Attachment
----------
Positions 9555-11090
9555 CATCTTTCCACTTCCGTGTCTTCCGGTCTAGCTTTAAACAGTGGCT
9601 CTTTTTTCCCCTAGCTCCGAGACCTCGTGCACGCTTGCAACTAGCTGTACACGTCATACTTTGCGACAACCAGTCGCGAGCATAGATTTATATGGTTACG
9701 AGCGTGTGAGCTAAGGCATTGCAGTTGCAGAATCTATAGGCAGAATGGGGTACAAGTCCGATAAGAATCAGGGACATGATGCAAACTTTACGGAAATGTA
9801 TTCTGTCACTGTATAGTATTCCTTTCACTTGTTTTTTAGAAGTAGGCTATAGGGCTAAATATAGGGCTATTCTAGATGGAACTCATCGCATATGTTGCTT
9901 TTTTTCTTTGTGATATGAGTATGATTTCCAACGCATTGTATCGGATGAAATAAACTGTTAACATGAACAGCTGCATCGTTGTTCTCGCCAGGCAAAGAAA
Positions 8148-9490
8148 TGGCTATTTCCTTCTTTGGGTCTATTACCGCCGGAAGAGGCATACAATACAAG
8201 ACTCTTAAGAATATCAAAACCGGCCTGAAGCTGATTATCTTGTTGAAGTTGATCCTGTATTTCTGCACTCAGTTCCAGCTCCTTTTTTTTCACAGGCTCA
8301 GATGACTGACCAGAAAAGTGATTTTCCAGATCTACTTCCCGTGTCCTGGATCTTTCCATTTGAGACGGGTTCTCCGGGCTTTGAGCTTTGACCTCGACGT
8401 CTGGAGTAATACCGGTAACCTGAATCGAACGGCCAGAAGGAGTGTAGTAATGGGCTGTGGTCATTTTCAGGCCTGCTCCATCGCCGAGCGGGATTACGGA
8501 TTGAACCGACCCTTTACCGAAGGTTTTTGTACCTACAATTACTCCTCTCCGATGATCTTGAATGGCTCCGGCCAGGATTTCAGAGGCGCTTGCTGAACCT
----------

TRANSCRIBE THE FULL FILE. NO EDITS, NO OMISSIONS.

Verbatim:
Positions 9555-11090
9555 CATCTTTCCACTTCCGTGTCTTCCGGTCTAGCTTTAAACAGTGGCT
9601 CTTTTTTCCCCTAGCTCCGAGACCTCGTGCACGCTTGCAACTAGCTGTACACGTCATACTTTGCGACAACCAGTCGCGAGCATAGATTTATATGGTTACG
9701 AGCGTGTGAGCTAAGGCATTGCAGTTGCAGAATCTATAGGCAGAATGGGGTACAAGTCCGATAAGAATCAGGGACATGATGCAAACTTTACGGAAATGTA
9801 TTCTGTCACTGTATAGTATTCCTTTCACTTGTTTTTTAGAAGTAGGCTATAGGGCTAAATATAGGGCTATTCTAGATGGAACTCATCGCATATGTTGCTT
9901 TTTTTCTTTGTGATATGAGTATGATTTCCAACGCATTGTATCGGATGAAATAAACTGTTAACATGAACAGCTGCATCGTTGTTCTCGCCAGGCAAAGAAA
Positions 8148-9490
8148 TGGCTATTTCCTTCTTTGGGTCTATTACCGCCGGAAGAGGCATACAATACAAG
8201 ACTCTTAAGAATATCAAAACCGGCCTGAAGCTGATTATCTTGTTGAAGTTGATCCTGTATTTCTGCACTCAGTTCCAGCTCCTTTTTTTTCACAGGCTCA
8301 GATGACTGACCAGAAAAGTGATTTTCCAGATCTACTTCCCGTGTCCTGGATCTTTCCATTTGAGACGGGTTCTCCGGGCTTTGAGCTTTGACCTCGACGT
8401 CTGGAGTAATACCGGTAACCTGAATCGAACGGCCAGAAGGAGTGTAGTAATGGGCTGTGGTCATTTTCAGGCCTGCTCCATCGCCGAGCGGGATTACGGA
8501 TTGAACCGACCCTTTACCGAAGGTTTTTGTACCTACAATTACTCCTCTCCGATGATCTTGAATGGCTCCGGCCAGGATTTCAGAGGCGCTTGCTGAACCT